KIERAN GILBERT: But it is going to happen?
MATHIAS CORMANN: We are taking proper advice now. Any restrictions will take place from 1 January, so we will make decisions by 1 November this year.
KIERAN GILBERT: The Prime Minister’s language yesterday seemed to suggest it is a fait accompli. He says “That is why we are taking this unprecedented step of restricting exports.”
MATHIAS CORMANN: That is the conversation that the Prime Minister, Josh Frydenberg and other have had with the various heads of relevant energy companies for some time. We are taking advice now from the ACCC and others and decisions will be made by the 1st of November as to the scale of any restrictions which would take place from 1 January. We are not getting ahead of the process here. It is important that we calibrate any response in the appropriate fashion.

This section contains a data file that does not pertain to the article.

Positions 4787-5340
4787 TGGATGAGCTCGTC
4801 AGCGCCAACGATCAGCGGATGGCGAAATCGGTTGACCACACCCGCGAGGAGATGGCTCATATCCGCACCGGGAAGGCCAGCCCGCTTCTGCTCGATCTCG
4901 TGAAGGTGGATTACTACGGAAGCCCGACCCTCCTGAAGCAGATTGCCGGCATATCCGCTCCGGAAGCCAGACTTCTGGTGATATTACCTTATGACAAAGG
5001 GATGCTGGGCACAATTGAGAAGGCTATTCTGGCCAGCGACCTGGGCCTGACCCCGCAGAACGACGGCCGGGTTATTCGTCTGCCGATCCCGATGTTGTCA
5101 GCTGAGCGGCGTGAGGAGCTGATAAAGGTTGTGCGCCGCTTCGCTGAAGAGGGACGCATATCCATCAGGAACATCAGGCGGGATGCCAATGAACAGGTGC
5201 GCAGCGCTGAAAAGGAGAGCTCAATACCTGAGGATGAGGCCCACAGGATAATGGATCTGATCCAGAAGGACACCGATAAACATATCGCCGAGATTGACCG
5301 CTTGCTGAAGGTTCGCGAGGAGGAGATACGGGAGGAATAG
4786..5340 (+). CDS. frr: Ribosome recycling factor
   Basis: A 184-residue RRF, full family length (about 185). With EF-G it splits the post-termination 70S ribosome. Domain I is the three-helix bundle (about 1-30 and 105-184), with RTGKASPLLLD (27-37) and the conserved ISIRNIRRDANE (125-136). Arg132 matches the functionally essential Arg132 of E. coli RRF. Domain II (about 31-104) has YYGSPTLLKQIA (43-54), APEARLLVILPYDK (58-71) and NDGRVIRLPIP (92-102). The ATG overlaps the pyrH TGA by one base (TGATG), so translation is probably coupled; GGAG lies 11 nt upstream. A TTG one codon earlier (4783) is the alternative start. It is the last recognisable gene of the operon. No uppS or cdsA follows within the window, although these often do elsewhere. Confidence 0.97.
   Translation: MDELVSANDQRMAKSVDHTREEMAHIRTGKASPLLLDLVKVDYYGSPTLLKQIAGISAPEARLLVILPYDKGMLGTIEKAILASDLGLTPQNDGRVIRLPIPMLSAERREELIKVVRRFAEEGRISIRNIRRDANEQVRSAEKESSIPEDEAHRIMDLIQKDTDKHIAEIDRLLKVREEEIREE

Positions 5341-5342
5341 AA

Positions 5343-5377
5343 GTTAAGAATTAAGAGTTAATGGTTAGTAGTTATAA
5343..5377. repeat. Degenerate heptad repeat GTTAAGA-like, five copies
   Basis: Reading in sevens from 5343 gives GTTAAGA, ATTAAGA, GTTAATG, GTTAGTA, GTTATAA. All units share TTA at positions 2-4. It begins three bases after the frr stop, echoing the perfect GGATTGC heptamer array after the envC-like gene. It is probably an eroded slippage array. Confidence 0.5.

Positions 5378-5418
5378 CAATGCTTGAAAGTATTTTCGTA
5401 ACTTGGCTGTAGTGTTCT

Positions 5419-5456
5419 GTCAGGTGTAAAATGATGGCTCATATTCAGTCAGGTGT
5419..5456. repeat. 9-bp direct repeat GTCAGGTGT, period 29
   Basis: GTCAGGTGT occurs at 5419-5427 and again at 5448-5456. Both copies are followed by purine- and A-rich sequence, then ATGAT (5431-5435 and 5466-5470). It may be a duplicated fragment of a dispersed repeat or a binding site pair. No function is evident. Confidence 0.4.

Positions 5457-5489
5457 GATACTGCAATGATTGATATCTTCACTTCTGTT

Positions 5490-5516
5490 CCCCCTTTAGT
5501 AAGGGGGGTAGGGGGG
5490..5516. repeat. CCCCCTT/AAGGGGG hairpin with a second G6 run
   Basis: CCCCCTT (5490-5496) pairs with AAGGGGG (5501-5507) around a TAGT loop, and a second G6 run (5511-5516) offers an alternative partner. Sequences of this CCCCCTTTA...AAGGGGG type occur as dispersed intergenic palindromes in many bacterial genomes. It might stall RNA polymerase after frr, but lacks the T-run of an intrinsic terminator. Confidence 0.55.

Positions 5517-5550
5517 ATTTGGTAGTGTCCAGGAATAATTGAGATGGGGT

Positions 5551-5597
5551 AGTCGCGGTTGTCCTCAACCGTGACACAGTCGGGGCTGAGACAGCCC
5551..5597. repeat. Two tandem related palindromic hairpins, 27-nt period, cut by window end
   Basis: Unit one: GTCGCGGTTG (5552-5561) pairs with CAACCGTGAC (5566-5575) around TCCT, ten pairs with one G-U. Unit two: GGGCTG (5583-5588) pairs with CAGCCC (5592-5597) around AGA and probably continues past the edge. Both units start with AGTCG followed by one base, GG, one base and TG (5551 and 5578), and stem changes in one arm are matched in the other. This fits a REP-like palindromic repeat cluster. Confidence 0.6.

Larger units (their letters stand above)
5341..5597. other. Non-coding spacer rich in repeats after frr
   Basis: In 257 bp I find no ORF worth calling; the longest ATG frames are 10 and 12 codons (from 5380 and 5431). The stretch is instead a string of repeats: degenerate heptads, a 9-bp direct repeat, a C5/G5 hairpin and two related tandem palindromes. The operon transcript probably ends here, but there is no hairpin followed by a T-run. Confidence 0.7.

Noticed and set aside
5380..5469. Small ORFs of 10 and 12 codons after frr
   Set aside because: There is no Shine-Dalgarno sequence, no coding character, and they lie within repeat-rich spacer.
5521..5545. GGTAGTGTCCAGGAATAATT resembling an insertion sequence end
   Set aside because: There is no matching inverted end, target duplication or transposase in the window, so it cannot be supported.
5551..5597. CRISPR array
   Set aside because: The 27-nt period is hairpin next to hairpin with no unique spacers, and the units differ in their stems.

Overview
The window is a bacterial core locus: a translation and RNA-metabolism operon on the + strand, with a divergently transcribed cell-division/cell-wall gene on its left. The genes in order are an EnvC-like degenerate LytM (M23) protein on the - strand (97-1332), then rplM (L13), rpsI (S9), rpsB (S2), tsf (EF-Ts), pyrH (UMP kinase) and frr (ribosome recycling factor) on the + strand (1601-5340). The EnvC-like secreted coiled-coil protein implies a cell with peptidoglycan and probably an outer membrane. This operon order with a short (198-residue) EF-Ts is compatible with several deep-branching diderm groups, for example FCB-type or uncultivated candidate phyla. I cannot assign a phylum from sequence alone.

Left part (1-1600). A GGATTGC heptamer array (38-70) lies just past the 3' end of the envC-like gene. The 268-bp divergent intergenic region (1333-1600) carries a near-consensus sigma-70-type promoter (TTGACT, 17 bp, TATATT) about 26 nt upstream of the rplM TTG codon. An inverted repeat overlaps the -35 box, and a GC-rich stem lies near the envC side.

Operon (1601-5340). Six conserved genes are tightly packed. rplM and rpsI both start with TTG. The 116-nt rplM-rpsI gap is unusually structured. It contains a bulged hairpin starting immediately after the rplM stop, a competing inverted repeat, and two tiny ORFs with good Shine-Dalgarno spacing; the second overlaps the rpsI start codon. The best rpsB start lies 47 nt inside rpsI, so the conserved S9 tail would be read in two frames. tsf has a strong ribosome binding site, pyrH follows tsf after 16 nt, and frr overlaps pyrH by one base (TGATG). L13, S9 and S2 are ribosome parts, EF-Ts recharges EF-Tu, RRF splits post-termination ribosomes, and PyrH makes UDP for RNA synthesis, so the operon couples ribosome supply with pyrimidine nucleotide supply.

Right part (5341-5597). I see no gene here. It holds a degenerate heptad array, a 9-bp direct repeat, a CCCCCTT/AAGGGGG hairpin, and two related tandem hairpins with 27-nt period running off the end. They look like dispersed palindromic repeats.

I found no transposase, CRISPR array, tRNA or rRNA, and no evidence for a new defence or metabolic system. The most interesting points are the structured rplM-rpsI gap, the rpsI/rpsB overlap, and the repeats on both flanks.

KIERAN GILBERT: Is it a soverign risk in terms of investors?
MATHIAS CORMANN: We have all said that this is not our preferred course of action, but Labor has made some bad decisions in the past which we are now needing to address. Labor’s failure to make proper decisions in the past has led to massive increases in the price of domestic gas, that is why we are forced into this position now. It is not our preferred course of action but it is a necessary course of action because in the end our focus is on affordable and reliable energy supplies for Australians. We are now taking necessary advice to make the best possible decisions, but the market has already responded. Gas exports have already been diverted into the domestic market. Supply of domestic gas has already increased and prices are already lower, wholesale gas prices are already lower than what they were.